Congress tides over difficult year

Dec 25 2012, 13:14 IST
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SummaryA section in the Congress believes that Modi could be a polarising figure and unite the Muslims behind the party.

visualises formation of a UPA-III in the year ahead with the realignment of secular forces and "some kind of inside or outside support" from the Left parties and the JD-U.

He feels that Modi's hat-trick in Gujarat could be of advantage to UPA in 2014 as the development is bound to deepen the divide inside the BJP itself and weaken the NDA as he attempts to take over the leadership.

Noting that the year gone by has established the unity of the Congress as also solidarity of the UPA, Aiyar shares the optimism of many a faithful that the worst is over for the Congress.

Like Aiyar, many a party man feel that the Congress could end 2012 with much more optimism than in 2011 with the civil society movement seemingly dissipated with divisions cropping up.

The partymen insist that the defeat of the opposition-sponsored motions against FDI in retail was no mean achievement and so was the passage of the Banking bill.

In the year gone by, the state polls saw the Congress being relegated to the fourth position in Uttar Pradesh despite Rahul Gandhi personally leading the charge.

This was the biggest setback for the ruling party after coming to power at the Centre for the second time in 2009.

There was nothing to write home about Congress in a host of other state polls. Over-confidence cost the Congress dearly in Akali Dal-ruled Punjab, it was ousted from power in Goa in the wake of scams and scandals and as the year ended, the party had to helplessly watch Modi's hat-trick in Gujarat.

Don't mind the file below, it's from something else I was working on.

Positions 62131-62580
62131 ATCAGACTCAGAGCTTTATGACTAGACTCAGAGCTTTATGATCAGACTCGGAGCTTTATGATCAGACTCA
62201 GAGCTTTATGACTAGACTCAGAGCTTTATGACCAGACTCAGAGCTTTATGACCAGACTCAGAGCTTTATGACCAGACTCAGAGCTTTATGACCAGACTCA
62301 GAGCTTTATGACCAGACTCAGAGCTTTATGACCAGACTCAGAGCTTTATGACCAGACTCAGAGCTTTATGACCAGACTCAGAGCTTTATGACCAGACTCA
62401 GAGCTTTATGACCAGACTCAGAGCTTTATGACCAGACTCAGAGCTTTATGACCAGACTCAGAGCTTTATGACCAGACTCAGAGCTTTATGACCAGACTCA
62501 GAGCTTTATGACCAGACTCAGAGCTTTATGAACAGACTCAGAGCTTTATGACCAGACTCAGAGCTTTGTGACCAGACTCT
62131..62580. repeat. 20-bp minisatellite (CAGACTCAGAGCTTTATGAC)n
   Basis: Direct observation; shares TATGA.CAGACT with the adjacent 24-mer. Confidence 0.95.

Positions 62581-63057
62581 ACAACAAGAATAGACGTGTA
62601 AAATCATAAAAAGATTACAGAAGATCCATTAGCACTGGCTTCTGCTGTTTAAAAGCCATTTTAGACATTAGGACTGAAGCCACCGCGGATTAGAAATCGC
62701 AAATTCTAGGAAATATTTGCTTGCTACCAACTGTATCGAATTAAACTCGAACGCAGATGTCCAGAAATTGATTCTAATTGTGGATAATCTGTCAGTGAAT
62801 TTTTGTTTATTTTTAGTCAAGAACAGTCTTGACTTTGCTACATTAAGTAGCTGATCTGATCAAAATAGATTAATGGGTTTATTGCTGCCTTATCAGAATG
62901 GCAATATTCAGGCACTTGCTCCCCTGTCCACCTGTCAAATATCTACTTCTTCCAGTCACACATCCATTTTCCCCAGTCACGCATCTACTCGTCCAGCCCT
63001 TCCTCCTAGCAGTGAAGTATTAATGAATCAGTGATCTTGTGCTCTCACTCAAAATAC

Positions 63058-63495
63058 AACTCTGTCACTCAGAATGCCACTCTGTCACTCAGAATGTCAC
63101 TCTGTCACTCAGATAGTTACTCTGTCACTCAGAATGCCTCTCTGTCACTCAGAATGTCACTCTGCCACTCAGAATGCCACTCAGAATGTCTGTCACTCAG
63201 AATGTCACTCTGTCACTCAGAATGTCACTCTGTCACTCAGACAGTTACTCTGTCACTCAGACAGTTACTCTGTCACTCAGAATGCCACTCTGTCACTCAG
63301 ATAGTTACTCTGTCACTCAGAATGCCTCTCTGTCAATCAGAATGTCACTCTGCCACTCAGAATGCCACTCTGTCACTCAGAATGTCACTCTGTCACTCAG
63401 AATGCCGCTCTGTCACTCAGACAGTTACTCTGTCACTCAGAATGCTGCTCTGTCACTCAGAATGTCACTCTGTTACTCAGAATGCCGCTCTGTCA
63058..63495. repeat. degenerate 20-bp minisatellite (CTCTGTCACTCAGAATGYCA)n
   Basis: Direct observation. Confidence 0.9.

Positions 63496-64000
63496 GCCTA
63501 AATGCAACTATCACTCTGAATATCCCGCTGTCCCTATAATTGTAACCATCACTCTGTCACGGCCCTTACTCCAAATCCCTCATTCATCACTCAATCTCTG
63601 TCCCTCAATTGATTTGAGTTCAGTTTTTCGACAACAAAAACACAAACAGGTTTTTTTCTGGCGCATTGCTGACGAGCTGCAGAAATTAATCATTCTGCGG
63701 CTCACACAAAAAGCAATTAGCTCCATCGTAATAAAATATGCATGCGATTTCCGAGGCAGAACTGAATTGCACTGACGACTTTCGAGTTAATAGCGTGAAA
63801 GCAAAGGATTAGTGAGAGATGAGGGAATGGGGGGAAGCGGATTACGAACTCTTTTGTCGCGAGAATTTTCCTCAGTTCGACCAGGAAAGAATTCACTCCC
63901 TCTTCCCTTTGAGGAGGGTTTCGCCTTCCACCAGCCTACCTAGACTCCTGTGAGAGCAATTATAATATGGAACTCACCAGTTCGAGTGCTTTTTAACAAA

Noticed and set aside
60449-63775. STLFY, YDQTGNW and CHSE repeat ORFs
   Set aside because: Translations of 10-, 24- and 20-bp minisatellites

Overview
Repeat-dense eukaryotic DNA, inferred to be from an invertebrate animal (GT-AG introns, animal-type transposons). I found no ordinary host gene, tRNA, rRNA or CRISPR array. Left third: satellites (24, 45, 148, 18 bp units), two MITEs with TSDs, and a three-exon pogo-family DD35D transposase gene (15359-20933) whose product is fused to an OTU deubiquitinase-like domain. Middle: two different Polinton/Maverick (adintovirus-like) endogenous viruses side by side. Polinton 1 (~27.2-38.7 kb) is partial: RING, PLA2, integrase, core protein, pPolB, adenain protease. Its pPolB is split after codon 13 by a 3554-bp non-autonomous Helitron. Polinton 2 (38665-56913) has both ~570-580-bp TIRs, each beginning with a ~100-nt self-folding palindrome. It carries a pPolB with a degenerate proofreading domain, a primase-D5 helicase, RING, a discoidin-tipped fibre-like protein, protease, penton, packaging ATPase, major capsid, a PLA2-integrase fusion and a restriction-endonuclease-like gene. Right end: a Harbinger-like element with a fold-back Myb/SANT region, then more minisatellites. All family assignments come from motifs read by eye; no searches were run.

The redeeming feature was that it retained power in Manipur, ousted BJP from power in Uttarakhand and Himachal Pradesh.

A series of Assembly and Lok Sabha bypolls in Andhra Pradesh, the only major state where the party is in power on its own, saw the ground slipping fast with the emergence of YSR Congress whose controversial young leader Y S Jaganmohan Reddy parted ways with Congress sometime back.

In the year gone by, Robert Vadra, son-in-law of Congress President Sonia Gandhi, was at the centre of controversy over his alleged land deals in party-ruled Haryana with Opposition targeting the first family of the party over the issue.

Some Union Ministers belonging to the Congress were also dogged by controversy during the year and notably among them was Virbhadra Singh who resigned from the Cabinet in the wake of framing of charges in a corruption case against

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